We Are All One!

A community cannot exist without certain basic functions.
We all need water to drink, food to eat, and clothing to wear.
Similarly, a hospital patient in need of transfusion needs blood in order
to survive.  The person’s race, religion or age does not matter.
All that matters is that the blood they need to survive is readily available
for lifesaving transfusion.

During Black History Month, We Recognize The Importance of Diversifying The Community’s Blood Supply

While rare blood types exist in every population, the challenge is finding a perfect match for patients. Most blood types fall into one of the four major groups: A, B, AB, O, but for patients with rare blood types, we need a more diverse blood supply to ensure the best possible care in our local hospitals. That’s why checking your race at registration is important.

Like the color of your eyes and hair, blood type is also inherited! For example, African-Americans and other minority groups may have rare blood types that are specific to their race, ethnicity or genetic background. The best blood type match for patients with rare blood types often comes from donors of a similar race or ethnicity. By diversifying the blood supply, we can instill hope and save more lives!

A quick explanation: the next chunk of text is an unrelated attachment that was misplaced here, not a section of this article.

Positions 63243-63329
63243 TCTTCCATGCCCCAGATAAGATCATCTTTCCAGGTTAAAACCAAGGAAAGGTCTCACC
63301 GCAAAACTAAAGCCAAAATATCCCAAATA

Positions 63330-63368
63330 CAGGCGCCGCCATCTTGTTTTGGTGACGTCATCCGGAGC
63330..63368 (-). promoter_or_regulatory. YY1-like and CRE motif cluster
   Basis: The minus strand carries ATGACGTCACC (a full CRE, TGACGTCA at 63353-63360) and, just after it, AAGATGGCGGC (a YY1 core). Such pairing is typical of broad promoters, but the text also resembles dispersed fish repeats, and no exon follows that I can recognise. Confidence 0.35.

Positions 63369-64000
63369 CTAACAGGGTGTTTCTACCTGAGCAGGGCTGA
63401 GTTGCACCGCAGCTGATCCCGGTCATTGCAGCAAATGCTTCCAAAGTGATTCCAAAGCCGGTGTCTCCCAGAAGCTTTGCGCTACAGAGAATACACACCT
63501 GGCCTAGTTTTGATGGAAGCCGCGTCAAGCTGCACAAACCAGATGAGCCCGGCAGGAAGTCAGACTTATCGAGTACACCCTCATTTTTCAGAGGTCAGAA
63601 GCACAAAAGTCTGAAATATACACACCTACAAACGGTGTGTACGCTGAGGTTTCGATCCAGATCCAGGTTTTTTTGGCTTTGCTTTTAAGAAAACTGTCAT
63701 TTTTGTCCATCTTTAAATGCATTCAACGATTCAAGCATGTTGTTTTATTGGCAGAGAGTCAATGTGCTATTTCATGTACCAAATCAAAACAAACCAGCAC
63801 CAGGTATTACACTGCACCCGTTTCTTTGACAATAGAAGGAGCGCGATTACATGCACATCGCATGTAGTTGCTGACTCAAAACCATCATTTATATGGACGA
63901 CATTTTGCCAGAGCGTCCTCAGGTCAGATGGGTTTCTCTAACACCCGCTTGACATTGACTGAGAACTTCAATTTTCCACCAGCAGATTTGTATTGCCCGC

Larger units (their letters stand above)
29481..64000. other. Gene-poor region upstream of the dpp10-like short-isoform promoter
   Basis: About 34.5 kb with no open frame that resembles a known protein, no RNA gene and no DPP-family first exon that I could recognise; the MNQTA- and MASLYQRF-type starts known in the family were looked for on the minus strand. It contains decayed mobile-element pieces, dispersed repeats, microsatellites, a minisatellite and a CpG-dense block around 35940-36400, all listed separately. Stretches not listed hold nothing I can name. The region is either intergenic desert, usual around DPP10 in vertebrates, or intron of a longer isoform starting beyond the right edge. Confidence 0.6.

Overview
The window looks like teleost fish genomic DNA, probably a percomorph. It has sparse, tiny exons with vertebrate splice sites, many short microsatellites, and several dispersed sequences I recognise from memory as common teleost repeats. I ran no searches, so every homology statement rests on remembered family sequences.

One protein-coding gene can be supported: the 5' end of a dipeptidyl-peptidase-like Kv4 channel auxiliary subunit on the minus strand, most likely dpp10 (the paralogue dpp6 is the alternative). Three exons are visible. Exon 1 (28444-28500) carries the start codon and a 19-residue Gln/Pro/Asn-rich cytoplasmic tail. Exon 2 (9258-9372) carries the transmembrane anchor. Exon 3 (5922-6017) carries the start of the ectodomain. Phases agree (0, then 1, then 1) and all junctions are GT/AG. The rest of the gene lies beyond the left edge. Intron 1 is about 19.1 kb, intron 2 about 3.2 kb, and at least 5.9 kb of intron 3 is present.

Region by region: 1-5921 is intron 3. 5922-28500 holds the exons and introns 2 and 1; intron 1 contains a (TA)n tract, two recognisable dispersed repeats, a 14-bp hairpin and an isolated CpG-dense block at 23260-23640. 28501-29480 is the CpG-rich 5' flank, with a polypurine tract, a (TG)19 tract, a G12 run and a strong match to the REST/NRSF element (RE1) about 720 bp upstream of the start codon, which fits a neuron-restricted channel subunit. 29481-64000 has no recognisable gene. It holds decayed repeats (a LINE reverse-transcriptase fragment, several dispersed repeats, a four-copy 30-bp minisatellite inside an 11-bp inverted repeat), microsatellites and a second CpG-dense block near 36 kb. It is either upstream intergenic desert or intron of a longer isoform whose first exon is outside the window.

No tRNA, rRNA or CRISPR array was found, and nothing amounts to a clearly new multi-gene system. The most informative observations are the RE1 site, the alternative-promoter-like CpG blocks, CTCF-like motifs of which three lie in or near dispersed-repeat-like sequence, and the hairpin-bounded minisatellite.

What Is Sickle Cell Disease?

Blood donors play a crucial role in Sickle Cell Disease treatment. Sickle Cell Disease is a genetically inherited blood disorder that affects approximately 100,000 people in the United States, 98% of which are of African descent. Although it is most commonly found in African-Americans and Hispanics, it affects people from the Middle East, Mediterranean nations and more. Sickle Cell Disease results in an abnormally low level of oxygen in red cells that cause them to take on a distorted shape, becoming stiff, sticky and hard. The “sickled cells” clog blood vessels, block oxygen flow and damage vital organs, often causing severe pain, inflammation or stroke. Regular blood transfusions are often required to treat or prevent sickle-cell related complications. A single patient with Sickle Cell Disease can receive up to 100 pints of blood each year to continue living with the disease. The best match for sickle cell patients in need of regular transfusions will likely come from a blood donor of the same ethnic background.